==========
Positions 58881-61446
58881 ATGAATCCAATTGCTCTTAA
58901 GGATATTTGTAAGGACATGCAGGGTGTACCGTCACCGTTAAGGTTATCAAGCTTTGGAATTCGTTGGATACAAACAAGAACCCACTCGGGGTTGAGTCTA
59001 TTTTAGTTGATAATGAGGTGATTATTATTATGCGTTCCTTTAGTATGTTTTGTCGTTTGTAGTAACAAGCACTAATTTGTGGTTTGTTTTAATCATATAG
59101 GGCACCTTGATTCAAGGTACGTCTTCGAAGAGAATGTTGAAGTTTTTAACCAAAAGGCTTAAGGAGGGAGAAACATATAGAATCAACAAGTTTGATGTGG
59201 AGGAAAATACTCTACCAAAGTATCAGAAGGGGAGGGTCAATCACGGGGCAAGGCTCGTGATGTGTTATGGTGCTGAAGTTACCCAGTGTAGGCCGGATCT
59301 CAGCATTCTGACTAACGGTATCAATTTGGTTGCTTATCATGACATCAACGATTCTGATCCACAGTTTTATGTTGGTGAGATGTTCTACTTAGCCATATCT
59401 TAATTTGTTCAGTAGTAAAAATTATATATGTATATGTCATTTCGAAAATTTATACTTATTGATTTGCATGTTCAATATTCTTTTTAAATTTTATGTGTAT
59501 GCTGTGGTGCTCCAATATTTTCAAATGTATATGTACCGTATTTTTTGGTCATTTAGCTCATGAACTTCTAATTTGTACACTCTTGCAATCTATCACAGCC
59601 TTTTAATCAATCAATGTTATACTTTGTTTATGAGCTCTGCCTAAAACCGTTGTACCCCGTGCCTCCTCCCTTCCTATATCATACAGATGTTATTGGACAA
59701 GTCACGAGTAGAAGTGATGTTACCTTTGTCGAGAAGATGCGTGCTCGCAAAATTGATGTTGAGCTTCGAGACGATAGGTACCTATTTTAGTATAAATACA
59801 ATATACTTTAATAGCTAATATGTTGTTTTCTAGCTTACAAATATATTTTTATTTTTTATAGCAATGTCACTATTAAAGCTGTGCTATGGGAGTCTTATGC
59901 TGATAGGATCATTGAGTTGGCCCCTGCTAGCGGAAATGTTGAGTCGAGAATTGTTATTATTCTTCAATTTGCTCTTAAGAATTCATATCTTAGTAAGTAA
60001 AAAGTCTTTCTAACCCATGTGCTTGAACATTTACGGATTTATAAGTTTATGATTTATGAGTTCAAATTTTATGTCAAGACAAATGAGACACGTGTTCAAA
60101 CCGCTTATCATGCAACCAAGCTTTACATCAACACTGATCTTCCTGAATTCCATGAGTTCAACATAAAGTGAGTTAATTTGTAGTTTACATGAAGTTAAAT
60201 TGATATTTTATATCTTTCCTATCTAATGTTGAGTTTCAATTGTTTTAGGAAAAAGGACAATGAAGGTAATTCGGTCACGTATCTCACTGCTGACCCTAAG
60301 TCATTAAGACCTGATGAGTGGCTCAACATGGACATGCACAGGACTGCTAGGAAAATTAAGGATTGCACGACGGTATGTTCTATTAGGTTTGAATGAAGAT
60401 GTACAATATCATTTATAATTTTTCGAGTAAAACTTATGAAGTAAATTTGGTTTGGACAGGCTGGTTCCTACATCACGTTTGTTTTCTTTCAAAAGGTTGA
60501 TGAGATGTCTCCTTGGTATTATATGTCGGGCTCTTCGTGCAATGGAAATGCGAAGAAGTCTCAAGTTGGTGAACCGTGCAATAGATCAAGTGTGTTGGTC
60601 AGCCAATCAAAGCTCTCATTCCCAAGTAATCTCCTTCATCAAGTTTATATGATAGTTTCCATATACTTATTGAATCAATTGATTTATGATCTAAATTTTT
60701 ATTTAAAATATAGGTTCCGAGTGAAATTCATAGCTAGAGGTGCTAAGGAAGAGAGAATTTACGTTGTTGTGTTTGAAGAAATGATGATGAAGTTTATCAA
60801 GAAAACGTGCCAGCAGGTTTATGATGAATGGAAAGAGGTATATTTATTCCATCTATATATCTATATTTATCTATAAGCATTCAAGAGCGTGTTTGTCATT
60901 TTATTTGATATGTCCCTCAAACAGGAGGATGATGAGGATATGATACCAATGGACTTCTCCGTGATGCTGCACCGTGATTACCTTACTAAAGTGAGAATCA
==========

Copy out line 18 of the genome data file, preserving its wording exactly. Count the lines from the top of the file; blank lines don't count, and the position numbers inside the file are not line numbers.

60401 GTACAATATCATTTATAATTTTTCGAGTAAAACTTATGAAGTAAATTTGGTTTGGACAGGCTGGTTCCTACATCACGTTTGTTTTCTTTCAAAAGGTTGA